|This is Adolf Hitler, Leader of the Nazi Party.
Its core ideas feed into some of the notions I’ve been developing for the Utopias project: the devotion to a political cause as an all-consuming religious faith, the unity of the entire people in the political movement, defining the political movement as the literal expression of the Leader’s will. In many ways, the Utopias project is a critique of the idea that a political movement that overwrites the individuality of its members in a single movement or an ideal social form. Such a movement is inherently violent, but its inspiration comes from the attractiveness of that ideal shape for society. Who wouldn’t make any sacrifice to achieve paradise?
|Contrary to the last few years of political propaganda from
his opposition, this is not Adolf Hitler.
Nazi political ideology was, in my view, the most pure expression of this notion, that one must devote oneself to a political movement to the point of sacrificing not just your life, but your very individuality to achieving your political goal. It was also the most disgusting, and profane such ideology, which is certainly a help to me in my argument that this kind of idealism in politics is inherently destructive. Of course, I’m not so dumb as to believe that I, or anyone else, can actually succeed in an argument whose form consists of, “The Nazis were the perfect expression of Edenically idealistic politics; Nazism is evil; therefore, Edenically idealistic politics is evil.” I’ve seen enough examples of Godwin’s Law, as well as two decades worth of propaganda against George W. Bush and Barack Obama to know just how badly that method works.
If I can say at such an early stage in the project that Utopias has any central core, it’s the notion that the problem of Edenically idealistic politics, the political movement that calls on a devotional faith to sacrifice all to achieve a vision of a perfect world, is too simple. It ignores the existence of difference in existence, and that an ecosystemic world, which all life constitutes, is inherently driven by difference.
|Contrary to the political propaganda of his opposition in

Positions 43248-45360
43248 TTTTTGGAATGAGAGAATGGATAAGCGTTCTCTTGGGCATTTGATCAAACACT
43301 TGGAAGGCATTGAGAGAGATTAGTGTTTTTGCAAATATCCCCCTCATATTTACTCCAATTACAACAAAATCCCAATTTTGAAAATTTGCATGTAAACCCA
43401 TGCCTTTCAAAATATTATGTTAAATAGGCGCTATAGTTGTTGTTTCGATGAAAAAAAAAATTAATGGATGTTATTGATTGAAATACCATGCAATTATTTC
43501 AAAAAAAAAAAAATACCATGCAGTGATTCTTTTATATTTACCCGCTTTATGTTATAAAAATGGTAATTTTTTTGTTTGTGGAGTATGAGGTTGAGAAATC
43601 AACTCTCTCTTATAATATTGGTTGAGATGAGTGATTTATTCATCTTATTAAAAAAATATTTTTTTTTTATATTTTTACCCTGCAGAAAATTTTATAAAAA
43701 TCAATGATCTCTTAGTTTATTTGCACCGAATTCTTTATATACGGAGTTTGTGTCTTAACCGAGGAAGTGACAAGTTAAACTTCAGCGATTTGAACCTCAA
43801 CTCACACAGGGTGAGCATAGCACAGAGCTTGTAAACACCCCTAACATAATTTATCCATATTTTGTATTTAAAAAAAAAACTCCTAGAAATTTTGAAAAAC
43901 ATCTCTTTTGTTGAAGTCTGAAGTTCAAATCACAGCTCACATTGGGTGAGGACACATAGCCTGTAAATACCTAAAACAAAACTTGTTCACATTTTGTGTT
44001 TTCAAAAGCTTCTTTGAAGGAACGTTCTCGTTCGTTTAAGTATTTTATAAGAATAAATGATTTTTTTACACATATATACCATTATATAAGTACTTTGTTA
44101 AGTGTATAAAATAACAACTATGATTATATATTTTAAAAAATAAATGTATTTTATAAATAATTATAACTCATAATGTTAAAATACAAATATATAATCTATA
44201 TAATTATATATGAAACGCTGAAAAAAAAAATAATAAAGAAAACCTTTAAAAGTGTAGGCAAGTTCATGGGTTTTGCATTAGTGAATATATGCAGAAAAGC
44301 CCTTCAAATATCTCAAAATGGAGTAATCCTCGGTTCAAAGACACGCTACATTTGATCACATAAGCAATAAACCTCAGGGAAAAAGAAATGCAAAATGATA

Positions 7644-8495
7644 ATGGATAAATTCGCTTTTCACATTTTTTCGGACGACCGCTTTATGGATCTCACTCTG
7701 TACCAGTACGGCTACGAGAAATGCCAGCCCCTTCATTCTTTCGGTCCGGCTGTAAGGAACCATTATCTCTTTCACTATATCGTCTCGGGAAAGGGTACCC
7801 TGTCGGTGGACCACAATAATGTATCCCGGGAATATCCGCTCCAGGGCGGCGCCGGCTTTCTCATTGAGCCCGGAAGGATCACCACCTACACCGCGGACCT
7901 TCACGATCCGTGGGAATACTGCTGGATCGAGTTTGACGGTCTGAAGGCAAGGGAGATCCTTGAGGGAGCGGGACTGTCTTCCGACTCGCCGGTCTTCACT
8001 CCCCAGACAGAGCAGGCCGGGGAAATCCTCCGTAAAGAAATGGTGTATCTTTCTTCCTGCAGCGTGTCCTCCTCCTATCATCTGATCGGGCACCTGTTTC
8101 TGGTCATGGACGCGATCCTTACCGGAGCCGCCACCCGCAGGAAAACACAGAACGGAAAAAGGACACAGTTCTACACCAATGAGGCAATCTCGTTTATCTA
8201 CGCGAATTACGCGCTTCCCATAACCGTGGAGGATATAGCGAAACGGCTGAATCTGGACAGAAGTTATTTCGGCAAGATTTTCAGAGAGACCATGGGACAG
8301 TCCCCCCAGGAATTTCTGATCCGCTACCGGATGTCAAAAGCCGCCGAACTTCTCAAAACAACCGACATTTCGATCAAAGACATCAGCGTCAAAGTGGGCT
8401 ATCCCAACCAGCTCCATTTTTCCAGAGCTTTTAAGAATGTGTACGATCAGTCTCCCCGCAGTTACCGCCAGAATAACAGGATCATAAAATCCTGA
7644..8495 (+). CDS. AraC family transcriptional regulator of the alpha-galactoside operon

my youth, this is also not Adolf Hitler.
Living systems only survive through the increase of diversity because diversity in a system itself encourages health. For my editing job, I’ve come across some biological studies on the development of industrial agriculture, and one critical focus of these works is the destructive effects of razing diverse ecosystems to create monocultural farms. Immense numbers of complex nutrient cycles among plants, mammals, insects, birds, thousands of fungi genii, and God-probably-can’t-keep-track-of how many kinds of bacteria are all thrown away and flattened to create corn and wheat fields. A simple, pure, unified ecology replaces a messy, absurdly complex one.
The result is soil that loses its nutrients and can’t even grow these simple fields of plants within a few decades. Consider this an analogy for politics. Any movement or idea that would see its goal as the implementation of a uniform political program according to a single, simply set of principles is as politically and socially destructive as the monocultural farm is ecologically destructive. Nazi ideology was not only a simple image of a political Eden to which the party strove, at great cost and sacrifice, for two decades. It was also, even for ideologies, a simple one. It valued absolute unity of a diverse people (and the German people, with their cultural heritage in all those towns and duchies with their own unique histories and traditions, is remarkably diverse) in the will of a single man. It valued total uniformity of political, moral, and religious beliefs. It valued total purity according to a childishly simple theory of ontological race.
Absolute uniformity is death.